Ingredients

SIMPLE MERINGUE ICING
1/2 cup honey
2 egg whites, eggs at room temperature will be easier to separate
1/4 teaspoon sea salt
1/2 teaspoon vanilla (optional)
SWISS MERINGUE
3 large egg whites, room temperature
3/4 cup (180ml) of maple syrup or light honey
1/4 tsp cream of tartar or lemon juice

I have included two meringue recipes. The second is a little more complex, but worth it.

Instructions

Simple Meringue Icing 

This recipe takes less than 10 minutes, but it does have to be done all at once. The honey must be poured into the egg whites while it is still hot or it will solidify. The hot honey also cooks the egg whites.

Heat honey in a saucepan over medium heat 5-10 minutes; until mixture bubbles and darkens.  Meanwhile, separate two eggs, being very careful to avoid getting any yolk in with the whites.  Add the salt to the egg whites.

Put two whites in a stand mixer with a whip attachment, or use a hand held mixer and a bowl held steady by a helper.  Mix starting on medium.  As the eggs start to froth, turn the mixer up to high.

At the same time you turn the mixer up to high, start pouring the honey in with a thin steady stream, taking about 1 minute to pour in the hot honey.  Continue mixing on high as the icing fluffs and thickens and is cool enough to touch, 2-3 minutes.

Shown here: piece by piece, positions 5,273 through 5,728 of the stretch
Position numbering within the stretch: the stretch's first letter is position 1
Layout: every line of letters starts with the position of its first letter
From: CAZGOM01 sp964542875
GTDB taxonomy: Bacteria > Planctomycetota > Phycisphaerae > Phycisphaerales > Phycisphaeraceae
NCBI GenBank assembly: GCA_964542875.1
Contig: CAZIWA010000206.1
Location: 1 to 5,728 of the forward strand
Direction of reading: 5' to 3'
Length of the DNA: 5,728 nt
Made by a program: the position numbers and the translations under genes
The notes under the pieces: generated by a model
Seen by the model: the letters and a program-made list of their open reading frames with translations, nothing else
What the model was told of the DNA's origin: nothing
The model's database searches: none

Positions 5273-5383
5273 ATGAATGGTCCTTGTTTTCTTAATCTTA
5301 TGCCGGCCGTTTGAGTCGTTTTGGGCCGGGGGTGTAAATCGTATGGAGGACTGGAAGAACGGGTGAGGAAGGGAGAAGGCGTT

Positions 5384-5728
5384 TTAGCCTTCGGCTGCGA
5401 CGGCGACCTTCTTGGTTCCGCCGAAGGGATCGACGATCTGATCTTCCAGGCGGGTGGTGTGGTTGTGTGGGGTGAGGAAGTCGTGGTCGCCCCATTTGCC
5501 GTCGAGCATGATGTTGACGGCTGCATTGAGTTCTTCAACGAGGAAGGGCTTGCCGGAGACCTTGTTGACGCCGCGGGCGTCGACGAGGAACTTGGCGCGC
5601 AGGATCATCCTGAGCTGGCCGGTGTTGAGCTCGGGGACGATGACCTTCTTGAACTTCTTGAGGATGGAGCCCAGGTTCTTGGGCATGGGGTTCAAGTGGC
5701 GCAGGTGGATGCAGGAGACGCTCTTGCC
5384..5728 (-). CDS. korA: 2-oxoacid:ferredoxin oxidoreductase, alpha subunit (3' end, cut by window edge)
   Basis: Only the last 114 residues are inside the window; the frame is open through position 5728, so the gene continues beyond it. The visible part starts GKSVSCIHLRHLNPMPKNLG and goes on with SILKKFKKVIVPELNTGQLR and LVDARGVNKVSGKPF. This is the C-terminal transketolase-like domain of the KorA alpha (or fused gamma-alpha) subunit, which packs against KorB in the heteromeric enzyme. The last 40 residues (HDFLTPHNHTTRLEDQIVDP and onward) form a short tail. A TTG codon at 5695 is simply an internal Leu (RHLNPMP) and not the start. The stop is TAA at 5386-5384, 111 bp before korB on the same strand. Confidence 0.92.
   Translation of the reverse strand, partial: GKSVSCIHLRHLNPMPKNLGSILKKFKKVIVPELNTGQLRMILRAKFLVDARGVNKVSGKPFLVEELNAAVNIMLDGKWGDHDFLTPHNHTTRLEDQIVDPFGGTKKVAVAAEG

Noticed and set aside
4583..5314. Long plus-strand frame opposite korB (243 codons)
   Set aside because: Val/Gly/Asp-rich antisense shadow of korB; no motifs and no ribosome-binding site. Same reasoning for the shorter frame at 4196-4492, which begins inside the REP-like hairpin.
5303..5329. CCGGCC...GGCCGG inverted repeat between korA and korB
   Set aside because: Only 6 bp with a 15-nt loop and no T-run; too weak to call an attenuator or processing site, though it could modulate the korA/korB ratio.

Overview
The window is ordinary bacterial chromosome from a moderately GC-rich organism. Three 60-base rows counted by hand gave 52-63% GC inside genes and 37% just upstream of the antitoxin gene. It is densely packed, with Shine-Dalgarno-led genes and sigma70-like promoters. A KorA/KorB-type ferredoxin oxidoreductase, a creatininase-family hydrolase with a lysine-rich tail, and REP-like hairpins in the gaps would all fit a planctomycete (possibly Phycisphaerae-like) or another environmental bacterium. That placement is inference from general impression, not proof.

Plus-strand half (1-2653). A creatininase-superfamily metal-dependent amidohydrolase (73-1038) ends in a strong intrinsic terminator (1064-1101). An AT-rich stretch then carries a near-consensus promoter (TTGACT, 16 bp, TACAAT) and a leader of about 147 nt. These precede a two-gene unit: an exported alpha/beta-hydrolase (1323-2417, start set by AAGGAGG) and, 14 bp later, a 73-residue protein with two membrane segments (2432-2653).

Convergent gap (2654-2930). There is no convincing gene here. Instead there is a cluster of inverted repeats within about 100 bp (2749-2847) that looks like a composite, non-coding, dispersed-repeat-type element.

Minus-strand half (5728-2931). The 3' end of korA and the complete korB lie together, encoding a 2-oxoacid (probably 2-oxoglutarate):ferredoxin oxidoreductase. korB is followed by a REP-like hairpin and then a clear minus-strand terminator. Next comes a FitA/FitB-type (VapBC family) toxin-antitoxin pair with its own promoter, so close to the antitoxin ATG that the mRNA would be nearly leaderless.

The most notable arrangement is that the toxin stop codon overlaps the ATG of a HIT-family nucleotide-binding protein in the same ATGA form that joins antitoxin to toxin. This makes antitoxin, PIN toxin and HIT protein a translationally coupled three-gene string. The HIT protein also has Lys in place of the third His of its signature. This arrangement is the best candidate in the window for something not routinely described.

Add the optional vanilla while mixing.  Use a spatula or butter knife to frost cupcakes, or spoon into a piping bag and pipe onto cupcakes for a more decorative look.

The icing goes on the cupcakes or cake easiest if used within a couple hours of making.

Swiss Meringue. 

This has a lovely, velvety texture which pipes well, and is also the base for Swiss meringue butter cream (recipe and photos to come)

You will need a candy thermometer.

Combine all the ingredients in large heatproof bowl. Place the bowl over a small or medium-sized saucepan with 5 cm of simmering water in it. It is important that the bottom of the bowl does not touch the water. Heat the mixture till it reaches 160F/71C on a candy thermometer, whisking constantly so the eggs don’t curdle or seize.

Remove from heat and transfer the mixture to the bow of a stand mixer fitted with a whisk attachment, or use a metal bowl and a hand mixture. Start whipping on low speed, gradually increasing to high over the course of 30 seconds. Continue to beat the mixture on high speed till stiff and completely cool. This could take up to 8 to 10 minutes, or longer if using a hand mixer.

The cream of tartar can be omitted or replaced with lemon juice, but cream of tartar is preferable as it helps stabilise the whipped egg whites, making the meringue more voluminous and reducing the risk of over beating.

 

 

 

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